Boom Bang-a-Bang: The appeal of Eurovision

Eurovision returns to our screens this Saturday (26 May). It is one of the longest-running and most watched television programmes in the world, attracting as many as 600 million viewers. It is mocked and celebrated in equal measures for its cheesy pop and often bizarre performances.

Dr Catherine Loveday, a Chartered Psychologist, explains the appeal: “I think all competitions, especially those at a national level, will draw people in, but Eurovision has the added attraction of being centred around music, an activity that is not only inherently appealing but plays an important function in social and cultural identity and promotes feelings of unity and bonding.

“This is why mothers sing to their babies and football supporters chant on the terraces. It also helps to explain why patriotic music is particularly likely to provoke emotional responses like a shiver down the spine.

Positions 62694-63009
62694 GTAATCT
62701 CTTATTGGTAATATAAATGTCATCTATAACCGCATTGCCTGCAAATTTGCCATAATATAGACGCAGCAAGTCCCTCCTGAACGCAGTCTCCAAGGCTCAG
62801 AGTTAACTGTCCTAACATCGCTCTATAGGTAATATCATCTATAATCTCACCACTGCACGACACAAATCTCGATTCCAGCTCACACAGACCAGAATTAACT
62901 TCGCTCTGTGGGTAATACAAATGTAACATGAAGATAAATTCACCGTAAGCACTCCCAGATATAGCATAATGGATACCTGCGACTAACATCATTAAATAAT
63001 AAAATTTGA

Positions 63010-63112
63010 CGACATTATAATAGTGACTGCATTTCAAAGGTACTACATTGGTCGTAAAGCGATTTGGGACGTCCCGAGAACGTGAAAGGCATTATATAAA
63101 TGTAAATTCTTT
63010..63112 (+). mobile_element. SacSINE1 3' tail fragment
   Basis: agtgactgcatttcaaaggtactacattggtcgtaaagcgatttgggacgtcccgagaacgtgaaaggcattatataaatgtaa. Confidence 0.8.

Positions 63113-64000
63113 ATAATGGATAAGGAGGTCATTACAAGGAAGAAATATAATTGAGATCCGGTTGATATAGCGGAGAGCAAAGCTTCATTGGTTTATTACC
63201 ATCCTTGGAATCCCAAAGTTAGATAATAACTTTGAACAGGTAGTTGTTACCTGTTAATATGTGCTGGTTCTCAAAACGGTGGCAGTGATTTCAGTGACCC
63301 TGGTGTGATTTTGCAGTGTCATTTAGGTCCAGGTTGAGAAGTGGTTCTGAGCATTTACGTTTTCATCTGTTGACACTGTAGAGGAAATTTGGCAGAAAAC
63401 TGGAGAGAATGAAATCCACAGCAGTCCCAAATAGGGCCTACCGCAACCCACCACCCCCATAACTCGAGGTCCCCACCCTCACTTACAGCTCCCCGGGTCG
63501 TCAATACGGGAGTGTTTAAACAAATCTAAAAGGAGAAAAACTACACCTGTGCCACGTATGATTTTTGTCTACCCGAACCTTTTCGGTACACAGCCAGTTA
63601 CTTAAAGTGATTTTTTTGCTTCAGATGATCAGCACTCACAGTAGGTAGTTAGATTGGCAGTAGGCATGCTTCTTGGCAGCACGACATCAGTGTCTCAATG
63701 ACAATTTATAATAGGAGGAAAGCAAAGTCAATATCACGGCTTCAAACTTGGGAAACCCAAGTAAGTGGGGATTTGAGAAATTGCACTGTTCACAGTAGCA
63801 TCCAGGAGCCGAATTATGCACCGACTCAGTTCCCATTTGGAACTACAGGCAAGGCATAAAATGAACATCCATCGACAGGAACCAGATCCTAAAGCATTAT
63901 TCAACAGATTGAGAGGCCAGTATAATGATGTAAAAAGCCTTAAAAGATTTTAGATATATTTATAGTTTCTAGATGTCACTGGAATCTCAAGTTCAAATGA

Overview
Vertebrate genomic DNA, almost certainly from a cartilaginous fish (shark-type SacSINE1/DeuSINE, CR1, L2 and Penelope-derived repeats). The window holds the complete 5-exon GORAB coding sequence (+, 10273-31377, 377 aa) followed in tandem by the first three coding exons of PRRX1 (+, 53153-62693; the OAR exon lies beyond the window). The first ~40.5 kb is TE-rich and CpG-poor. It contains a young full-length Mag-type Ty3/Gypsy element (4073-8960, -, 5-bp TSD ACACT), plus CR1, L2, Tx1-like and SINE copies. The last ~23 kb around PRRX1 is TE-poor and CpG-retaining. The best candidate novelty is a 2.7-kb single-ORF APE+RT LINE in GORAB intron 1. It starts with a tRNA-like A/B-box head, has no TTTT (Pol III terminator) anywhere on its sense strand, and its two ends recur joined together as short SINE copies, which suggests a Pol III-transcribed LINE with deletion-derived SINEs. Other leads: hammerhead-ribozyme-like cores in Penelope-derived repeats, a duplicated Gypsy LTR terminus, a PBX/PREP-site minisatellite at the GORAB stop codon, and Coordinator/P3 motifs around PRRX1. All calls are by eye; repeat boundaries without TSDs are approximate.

Although the event is a competition, there is a light hearted aspect to it, says Dr Michael Lowis, also a Chartered Psychologist: “The contest is keenly contested, but it is relatively innocuous and is fun. Nobody gets hurt. Nations have the chance to compete against each other without political interference - although we do hear of some manipulated block voting.”

Despite the fun element, the contest has been the target of human rights protesters. Dr Lowis says: “It is just sad that human rights protesters are trying to use this international gathering to make their feelings known, and at least one country has withdrawn. Regardless of the merits of such cases, why can’t we just sit back and enjoy some harmless, competitive fun?

“Music and singing is open to people of any age, gender, and ethnic group. Representatives of all possible combinations have represented their country in the competition. Individuals or groups who were previously unknown can end up representing their country.”

“The smallest, poorest nation in Europe can beat the richest, largest - there are many examples. Little wonder that it is entered into with enthusiasm.”